[Note 1] The grantee is given "the perpetual right, privilege and easement to erect, maintain, inspect, operate, remove, repair and patrol lines for the transmission of electricity, intelligence and energy, said lines to consist of two lines of either wood or steel poles and one line of towers and underground cables and other supporting structures, including the necessary wires, guys, shores, and fixtures, also the right to enter for the purpose of making surveys, maintaining, inspecting, operating, removing, repairing and renewing said poles, towers, cables, lines, supports, wires and fixtures and of cutting and trimming the brush and trees along the hereinafter described location of said lines, one hundred (100) feet in width, upon the following described parcel of land situated in Chicopee, Hampden County, Massachusetts [description of land is omitted]. Said lines to extend across said premises in an easterly direction from the place where said lines shall enter said premises from right of way granted Amherst Power Company, Nov. 25, 1912 and the exact location of each pole line, tower line and underground cable, all of which shall be erected, laid or installed within the limits of the one hundred feet right of way or easement above referred to, shall be selected by the grantee after its final surveys have been made and when such location has been fixed by the erection, laying or installation of each pole line, tower line and underground cables it shall be deemed to be the permanent location of each line or cable. And I, for myself, my heirs and assigns, covenant and agree with the grantee, its successors and assigns, that no building shall be erected or maintained under or within fifty feet of either side of said lines. Said company agrees by the acceptance of this grant to pay all damages to crops which may be done in the course of the original erection of each line of poles or towers and underground cables."

[Note 2] Our conclusion that the record is sufficient for us to bring this controversy nearer to an end (see Butler v. East Bridgewater, 330 Mass. 33, 38-40 [1953]) is based on the assumption that the trial judge did not question the truthfulness of Ashton's testimony. If, however, that assumption is incorrect, the judge should, on remand, make detailed findings of fact to which he should apply the legal principles set forth herein.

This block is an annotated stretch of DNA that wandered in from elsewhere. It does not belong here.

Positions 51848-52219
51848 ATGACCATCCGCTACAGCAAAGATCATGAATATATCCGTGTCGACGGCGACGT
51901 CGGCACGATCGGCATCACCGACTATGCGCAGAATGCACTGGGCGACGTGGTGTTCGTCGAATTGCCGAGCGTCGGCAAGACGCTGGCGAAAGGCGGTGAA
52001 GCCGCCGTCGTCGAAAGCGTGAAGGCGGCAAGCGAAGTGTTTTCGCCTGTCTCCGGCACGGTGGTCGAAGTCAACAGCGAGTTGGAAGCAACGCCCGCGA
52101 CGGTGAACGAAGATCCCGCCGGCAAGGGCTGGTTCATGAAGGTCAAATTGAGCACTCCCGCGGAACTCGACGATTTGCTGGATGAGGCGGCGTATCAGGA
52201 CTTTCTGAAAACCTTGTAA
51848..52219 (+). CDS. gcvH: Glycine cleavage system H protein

[Note 3] See n.1.

[Note 4] "Uses not inconsistent with conveyance. So far as the language of the conveyance creating an easement precisely defines the privileges of the owner of it, the privileges of use of the owner of the servient tenement are also precisely defined. As the precision of definition decreases, the application of the principle that the owner of the easement and the possessor of the servient tenement must be reasonable in the exercise of their respective privileges becomes more pronounced. Under this principle, the privilege of use of the possessor of the servient tenement may vary as the respective needs of himself and the owner of the easement vary."

[Note 5] Two other California cases, each relying on findings of the trial court, involved similar questions. One, Los Angeles v. Howard, 244 Cal. App. 2d 538 (1966), denied an injunction against parking to the holder of an easement for electrical transmission lines and the other, Los Angeles v. Igna, 208 Cal. App. 2d 338 (1962), granted such an injunction.

[Note 6] See note 1, supra.

[Note 7] In reaching this conclusion we do not consider the effect of G. L. c. 184, Sections 26-30, as the parties have made no reference to these provisions. See also Labounty v. Vickers, 352 Mass. 337, 347-348 (1967). These provisions presumably operate as a statute of limitations. Opinion of the Justices, 369 Mass. 979, 987 (1975). See Mass.R.Civ.P. 8(c), 365 Mass. 750 (1974). However, we note that the result reached is consistent with the legislative policy expressed in those provisions. See Berman & Sons, Inc. v. Jefferson, 379 Mass. 196, 203-205 (1979).

[Note 8] Although the trial judge found that the proposed plan provides for an unpaved section, the plaintiff is entitled to the protection of a judgment to this effect.